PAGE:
8. With all of the thick wood furniture going on in the space, I thought it would be nice to inject a lighter-legged nightstand into the space, such as this hairpin leg stepped end table from ebay seller pjzredskins13. The shape of the hairpin legs echos the pulls on the dresser drawers and the iron detail in the headboard nicely.
9. Robert’s tall vintage blond dresser!
10. I love this retro alarm clock made by Newgate and found on Amazon.com. The shape is fun, and it fits right in to Robert’s room — which is sprinkled with little bits of black and white.
11. I’m not sure what type of flooring Robert will have in his new bedroom, but he could either do an area rug with this silvery grey FLOR carpet tile in Fog (if his floors are wood), or even wall to wall if needed to replace any flooring that doesn’t go well with his style.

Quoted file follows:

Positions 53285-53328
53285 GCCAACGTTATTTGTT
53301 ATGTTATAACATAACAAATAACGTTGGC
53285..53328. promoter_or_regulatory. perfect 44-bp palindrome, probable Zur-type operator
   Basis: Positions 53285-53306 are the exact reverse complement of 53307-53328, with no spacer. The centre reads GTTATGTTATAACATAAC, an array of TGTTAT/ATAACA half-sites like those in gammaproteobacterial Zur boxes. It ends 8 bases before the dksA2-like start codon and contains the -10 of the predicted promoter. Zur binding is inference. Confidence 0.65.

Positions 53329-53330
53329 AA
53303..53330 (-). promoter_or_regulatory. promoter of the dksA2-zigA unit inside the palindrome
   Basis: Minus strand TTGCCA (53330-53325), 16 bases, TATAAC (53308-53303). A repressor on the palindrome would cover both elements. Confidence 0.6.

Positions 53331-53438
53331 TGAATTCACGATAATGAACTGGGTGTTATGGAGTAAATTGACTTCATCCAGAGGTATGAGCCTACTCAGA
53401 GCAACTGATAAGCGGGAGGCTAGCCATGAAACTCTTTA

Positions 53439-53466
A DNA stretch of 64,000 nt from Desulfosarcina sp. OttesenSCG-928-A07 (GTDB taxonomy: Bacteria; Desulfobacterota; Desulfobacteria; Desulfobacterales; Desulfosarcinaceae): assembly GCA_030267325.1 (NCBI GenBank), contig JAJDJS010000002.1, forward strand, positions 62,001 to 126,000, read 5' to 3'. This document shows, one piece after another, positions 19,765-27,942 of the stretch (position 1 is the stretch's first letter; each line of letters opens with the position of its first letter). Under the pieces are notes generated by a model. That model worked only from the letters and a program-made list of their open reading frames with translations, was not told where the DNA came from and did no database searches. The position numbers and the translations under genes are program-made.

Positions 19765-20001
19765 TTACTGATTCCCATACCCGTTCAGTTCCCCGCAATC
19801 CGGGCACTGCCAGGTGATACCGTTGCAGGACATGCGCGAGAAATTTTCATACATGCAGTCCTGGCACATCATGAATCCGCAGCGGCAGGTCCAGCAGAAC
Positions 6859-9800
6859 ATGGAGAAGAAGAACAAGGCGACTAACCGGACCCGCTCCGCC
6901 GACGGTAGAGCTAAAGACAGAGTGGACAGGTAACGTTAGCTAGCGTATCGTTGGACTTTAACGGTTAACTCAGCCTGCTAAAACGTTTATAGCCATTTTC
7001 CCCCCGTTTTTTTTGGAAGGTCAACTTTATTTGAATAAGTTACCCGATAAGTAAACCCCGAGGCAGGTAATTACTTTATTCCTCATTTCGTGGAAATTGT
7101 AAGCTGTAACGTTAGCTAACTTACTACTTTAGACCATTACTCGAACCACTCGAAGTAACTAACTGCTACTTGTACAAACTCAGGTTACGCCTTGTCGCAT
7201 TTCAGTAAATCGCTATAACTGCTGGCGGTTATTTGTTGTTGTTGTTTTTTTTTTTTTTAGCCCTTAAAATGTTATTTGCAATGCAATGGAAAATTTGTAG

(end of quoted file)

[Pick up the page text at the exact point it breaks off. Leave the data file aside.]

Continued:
Now I realize that not everyone loves orange as much as Pam and I do, which is why I made a slightly tweaked alternate plan for Robert.
4. Using a dark blue — similar to Pam’s 2012 Color of the Year, Bitossi Blue — for the wall will make Robert’s bedroom feel cozy and act as a striking backdrop to the blond furniture in the room.
5. This white and orange and mustard mid century lamp from Etsy seller lavintagefurnishings will also pop off the dark wall and coordinates well with the blond furniture while also adding more color to the space.
6. If Robert is not a fan of patterned bed linens, this simple and silvery quilt from Crate and Barrel is simple and sophisticated while coordinating with Robert’s room.
So there you have it Robert, two ways to design a room around your retro blond dressers without refinishing them. Of course we’ll be interested to see what you decide and as always, would love to see pictures of the final results!
Readers — what’s your 2 cents?
Would you keep the dressers as-is — or refinish them?